Like many others, I thought that 22 July 2011 would fundamentally change the Norwegian political debate, and lead to a massive rejection of right-wing extremist ideas and their potential consequences. That did not happen. According to the Police Security Service, PST, these ideas are even stronger today. Perhaps, as the Fritt Ord Foundation’s Executive Director Knut Olav Åmås wrote this summer: “Most of us underestimated how much vigorous resistance is required to fight intolerant and extremist statements”.
At the same time, I believe the resistance stands stronger today. In the past six months, an entirely different type of debate has gained a foothold. Party politics has become part of it. The 22 July survivors are making their mark in a different way. Are we also seeing the contours of a generation gap in society’s view of right-wing extremism, where the younger generation has a depth of understanding and a willingness to resist that are stronger than earlier generations?
Those of us who represent independent institutions engaged in the field of democracy and freedom of expression can also contribute. Fritt Ord has long considered projects in the wake of 22 July to be especially important. We have provided financial support to nearly 100 projects related to 22 July, not least to support literature and documentary films. We pledged NOK 500 000 for the Hegnhuset Centre, and awarded the Freedom of Expression Foundation Tribute to Pål Sletaune and Sara Johnsen for the series entitled “22 July”.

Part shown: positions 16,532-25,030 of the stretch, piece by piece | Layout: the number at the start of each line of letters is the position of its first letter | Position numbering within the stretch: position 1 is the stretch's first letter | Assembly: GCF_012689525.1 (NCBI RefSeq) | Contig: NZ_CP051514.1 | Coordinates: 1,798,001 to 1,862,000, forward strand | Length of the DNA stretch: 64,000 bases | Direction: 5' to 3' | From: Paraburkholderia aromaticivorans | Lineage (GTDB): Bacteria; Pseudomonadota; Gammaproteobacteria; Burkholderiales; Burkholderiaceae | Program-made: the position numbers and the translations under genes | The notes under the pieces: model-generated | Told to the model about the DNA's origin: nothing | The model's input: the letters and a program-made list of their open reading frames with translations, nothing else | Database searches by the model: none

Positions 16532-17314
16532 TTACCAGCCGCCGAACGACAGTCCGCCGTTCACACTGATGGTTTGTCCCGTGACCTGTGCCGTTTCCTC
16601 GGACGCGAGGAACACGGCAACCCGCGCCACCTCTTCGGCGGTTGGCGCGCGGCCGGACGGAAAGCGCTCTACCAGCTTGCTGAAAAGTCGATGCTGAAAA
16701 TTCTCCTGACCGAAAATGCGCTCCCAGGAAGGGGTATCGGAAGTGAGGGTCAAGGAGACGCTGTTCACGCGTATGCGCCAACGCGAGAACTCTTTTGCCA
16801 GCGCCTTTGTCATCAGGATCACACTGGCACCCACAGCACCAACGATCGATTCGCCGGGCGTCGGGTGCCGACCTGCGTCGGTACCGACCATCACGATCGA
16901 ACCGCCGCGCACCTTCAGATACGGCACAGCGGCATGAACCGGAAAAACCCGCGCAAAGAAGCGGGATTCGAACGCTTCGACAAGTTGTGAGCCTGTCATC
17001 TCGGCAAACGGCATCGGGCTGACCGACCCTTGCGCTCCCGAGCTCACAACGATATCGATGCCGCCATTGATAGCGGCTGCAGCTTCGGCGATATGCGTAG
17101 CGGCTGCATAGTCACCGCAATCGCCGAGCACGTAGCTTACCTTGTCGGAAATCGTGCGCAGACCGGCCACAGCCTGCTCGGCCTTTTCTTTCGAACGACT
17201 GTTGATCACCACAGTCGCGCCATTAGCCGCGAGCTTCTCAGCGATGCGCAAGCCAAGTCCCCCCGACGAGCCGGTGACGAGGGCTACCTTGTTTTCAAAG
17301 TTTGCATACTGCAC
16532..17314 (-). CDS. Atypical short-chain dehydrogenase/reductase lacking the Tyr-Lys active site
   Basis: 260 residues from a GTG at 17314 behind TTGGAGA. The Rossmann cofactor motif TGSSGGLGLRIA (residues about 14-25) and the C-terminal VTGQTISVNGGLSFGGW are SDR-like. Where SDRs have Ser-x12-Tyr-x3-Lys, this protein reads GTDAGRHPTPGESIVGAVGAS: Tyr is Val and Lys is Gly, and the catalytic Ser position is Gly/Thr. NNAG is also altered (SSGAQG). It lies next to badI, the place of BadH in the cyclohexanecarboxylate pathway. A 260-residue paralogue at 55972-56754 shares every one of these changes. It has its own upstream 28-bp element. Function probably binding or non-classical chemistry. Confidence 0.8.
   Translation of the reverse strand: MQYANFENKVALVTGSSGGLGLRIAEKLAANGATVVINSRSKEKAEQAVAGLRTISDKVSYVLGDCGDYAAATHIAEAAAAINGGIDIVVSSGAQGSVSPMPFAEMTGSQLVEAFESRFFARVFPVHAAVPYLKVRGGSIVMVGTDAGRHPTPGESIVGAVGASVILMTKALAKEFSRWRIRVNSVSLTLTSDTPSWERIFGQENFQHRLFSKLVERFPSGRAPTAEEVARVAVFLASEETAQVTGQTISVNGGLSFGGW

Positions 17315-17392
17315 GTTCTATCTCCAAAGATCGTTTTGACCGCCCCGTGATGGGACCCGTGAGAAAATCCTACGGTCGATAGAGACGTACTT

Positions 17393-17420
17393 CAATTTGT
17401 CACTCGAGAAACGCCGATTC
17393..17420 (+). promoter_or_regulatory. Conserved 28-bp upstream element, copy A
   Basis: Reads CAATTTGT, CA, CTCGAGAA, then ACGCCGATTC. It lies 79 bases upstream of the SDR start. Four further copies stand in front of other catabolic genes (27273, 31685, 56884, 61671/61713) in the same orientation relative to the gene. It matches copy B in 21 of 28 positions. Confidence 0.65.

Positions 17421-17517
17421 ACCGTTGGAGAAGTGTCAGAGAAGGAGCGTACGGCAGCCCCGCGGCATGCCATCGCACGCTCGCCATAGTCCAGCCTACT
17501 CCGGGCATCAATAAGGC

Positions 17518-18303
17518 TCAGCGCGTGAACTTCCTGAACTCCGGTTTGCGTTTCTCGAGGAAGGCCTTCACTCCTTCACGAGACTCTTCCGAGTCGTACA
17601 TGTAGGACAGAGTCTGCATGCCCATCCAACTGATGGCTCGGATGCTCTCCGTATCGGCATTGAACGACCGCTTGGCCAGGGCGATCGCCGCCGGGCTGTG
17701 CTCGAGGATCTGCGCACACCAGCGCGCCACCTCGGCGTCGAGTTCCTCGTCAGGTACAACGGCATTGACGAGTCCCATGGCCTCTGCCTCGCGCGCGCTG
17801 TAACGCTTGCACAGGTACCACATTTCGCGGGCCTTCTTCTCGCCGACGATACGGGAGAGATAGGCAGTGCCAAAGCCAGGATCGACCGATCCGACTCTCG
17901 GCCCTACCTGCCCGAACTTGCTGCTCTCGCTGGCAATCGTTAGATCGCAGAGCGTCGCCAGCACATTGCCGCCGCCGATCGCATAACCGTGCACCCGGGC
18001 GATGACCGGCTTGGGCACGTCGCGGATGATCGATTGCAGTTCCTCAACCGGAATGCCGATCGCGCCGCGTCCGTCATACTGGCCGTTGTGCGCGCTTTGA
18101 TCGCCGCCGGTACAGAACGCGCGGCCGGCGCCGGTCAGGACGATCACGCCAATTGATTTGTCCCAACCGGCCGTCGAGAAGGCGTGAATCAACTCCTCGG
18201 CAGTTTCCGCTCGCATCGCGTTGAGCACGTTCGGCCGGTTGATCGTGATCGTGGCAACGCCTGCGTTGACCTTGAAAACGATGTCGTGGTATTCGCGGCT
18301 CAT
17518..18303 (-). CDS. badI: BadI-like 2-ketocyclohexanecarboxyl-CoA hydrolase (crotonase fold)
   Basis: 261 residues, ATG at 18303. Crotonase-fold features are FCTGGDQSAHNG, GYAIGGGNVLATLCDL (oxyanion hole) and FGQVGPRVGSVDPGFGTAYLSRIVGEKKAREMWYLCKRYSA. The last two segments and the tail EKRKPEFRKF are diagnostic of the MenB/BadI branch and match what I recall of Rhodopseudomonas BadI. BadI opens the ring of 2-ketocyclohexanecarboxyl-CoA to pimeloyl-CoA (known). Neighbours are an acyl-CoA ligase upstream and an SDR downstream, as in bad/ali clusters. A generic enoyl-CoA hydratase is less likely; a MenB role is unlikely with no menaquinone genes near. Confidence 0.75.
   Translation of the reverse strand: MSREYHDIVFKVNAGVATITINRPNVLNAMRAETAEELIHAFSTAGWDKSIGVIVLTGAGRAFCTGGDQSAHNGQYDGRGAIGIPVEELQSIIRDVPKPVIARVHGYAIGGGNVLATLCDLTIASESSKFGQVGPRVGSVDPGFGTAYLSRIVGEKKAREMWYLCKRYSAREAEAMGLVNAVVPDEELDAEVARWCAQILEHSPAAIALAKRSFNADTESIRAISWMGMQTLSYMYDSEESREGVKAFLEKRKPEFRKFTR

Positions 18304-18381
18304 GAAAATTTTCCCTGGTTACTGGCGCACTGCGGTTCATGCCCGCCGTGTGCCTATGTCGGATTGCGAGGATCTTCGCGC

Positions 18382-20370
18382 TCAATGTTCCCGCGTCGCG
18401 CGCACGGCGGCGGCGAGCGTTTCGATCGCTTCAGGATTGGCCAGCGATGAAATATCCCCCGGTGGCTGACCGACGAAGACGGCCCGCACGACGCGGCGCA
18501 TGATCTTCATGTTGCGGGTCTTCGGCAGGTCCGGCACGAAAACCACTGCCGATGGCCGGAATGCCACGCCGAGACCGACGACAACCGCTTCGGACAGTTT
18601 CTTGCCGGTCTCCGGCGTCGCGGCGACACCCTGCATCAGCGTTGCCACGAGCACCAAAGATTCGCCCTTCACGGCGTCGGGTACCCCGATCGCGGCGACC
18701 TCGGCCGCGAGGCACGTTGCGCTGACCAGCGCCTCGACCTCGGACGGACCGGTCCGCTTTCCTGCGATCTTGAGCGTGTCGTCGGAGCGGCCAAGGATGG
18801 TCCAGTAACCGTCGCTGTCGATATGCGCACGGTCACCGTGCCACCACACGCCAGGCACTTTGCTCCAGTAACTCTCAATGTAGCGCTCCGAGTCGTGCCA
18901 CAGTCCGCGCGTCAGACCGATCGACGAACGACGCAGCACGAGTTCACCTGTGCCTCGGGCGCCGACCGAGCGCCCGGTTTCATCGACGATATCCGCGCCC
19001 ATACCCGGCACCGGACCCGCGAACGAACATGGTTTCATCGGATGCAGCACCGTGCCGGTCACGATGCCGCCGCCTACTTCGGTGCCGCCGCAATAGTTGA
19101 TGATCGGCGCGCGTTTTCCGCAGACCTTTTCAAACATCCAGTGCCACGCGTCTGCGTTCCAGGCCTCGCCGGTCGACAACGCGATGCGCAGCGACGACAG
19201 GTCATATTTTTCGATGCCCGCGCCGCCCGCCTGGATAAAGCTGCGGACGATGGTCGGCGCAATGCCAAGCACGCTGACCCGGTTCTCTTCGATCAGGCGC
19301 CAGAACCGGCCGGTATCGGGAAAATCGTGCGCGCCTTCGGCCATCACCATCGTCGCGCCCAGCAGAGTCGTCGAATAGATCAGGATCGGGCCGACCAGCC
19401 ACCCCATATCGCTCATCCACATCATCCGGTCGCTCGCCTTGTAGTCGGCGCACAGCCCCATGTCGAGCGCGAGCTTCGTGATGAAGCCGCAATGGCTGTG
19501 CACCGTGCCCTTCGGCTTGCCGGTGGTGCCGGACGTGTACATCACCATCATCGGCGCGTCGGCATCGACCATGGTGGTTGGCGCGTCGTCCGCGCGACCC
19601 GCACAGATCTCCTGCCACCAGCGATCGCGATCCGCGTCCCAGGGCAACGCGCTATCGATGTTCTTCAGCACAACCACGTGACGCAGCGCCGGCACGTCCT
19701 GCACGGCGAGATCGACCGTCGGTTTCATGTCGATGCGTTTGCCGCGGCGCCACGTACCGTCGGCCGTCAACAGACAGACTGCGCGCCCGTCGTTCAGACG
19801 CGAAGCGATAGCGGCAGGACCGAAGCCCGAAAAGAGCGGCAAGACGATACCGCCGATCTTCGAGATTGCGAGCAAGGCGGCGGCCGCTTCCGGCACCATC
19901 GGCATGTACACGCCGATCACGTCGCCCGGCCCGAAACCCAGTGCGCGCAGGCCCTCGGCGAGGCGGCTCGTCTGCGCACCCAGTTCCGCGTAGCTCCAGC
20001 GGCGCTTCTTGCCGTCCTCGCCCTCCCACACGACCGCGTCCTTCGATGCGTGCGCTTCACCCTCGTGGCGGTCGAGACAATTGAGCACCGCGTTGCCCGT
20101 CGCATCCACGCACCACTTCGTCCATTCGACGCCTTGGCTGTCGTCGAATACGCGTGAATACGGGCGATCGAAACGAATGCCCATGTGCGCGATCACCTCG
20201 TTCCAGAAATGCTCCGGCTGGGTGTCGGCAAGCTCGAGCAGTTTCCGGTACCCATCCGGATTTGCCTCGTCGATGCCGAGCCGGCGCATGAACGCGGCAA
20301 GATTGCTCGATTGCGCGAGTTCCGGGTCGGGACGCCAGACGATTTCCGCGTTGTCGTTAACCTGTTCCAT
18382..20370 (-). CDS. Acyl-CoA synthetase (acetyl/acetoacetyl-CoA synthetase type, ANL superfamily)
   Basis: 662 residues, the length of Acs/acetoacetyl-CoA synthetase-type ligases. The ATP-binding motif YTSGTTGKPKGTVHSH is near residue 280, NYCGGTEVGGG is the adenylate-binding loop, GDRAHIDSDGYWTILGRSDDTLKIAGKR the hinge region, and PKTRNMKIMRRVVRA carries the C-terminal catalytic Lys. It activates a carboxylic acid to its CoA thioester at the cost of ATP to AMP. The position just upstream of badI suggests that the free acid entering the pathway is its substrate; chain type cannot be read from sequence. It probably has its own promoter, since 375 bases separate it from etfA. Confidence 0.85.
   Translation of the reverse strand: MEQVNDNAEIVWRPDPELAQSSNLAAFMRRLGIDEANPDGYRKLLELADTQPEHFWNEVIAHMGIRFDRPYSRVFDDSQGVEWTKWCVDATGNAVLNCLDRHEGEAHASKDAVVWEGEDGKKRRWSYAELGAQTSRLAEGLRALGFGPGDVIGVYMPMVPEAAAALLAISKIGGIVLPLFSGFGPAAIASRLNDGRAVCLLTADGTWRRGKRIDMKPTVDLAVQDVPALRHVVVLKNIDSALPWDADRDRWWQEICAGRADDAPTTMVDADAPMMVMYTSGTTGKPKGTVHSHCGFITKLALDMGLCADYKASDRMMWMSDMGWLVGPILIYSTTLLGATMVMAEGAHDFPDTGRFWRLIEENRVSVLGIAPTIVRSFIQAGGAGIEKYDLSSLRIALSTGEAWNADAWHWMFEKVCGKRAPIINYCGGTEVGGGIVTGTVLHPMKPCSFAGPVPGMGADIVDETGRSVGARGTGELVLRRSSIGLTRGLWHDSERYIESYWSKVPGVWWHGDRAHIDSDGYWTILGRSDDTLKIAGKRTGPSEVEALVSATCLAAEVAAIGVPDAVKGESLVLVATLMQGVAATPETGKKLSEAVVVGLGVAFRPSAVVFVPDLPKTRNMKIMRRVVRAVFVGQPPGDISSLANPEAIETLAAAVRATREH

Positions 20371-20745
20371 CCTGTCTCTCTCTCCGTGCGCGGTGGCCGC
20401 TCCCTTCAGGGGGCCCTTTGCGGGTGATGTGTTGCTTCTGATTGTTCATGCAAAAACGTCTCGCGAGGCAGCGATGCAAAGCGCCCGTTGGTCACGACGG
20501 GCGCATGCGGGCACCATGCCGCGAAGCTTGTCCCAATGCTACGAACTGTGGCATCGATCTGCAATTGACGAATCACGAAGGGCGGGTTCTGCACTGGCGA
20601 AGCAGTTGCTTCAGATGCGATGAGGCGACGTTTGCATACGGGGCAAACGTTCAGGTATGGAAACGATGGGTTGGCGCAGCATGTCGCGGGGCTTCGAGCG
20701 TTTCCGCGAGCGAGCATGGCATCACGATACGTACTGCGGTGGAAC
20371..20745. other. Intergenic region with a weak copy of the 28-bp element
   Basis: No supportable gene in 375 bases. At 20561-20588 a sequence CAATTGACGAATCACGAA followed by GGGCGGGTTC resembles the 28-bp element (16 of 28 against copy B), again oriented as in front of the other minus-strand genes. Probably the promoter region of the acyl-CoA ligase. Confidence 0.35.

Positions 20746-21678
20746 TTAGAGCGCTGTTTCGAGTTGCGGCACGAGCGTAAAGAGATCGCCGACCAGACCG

The Utøya method is to serve as a democratic workshop for promoting knowledge and civic engagement. On the island, new generations are learning to participate in demanding debates on freedom of expression, freedom of expression culture, and extremism. This work is especially important for those of us involved with Fritt Ord, and that is why we pay tribute to it.
This is what we have learned: that the political reckoning with right-wing extremism is not a reckoning at all, but a continuous effort to build and develop a society that can stand up against right-wing extremism. That work does not rest with an organisation, a speech or an initiative, but rather with all the people in all their different positions. We cannot simply wait for or meet up at the reckoning. We are the reckoning. Or we are not.
Utøya Island is once again a political island. It is a political island that now reaches many more people and much further afield than before. It demonstrates the power of free speech and the democratic mode of thought. It is part of the reckoning with right-wing extremism ideology.
Utøya Island and Jørgen Watne Frydnes are part of the reckoning. This is why they are being awarded the Freedom of Expression Foundation Tribute.
Jørgen Watne Frydnes’ speech at the awards ceremony
This is a tale of pain and hope. Of powerful stories, gruelling dilemmas and the importance of communication. This is a tale of a balancing act between remembering what was and creating what will be – of the work to create something meaningful out of something meaningless.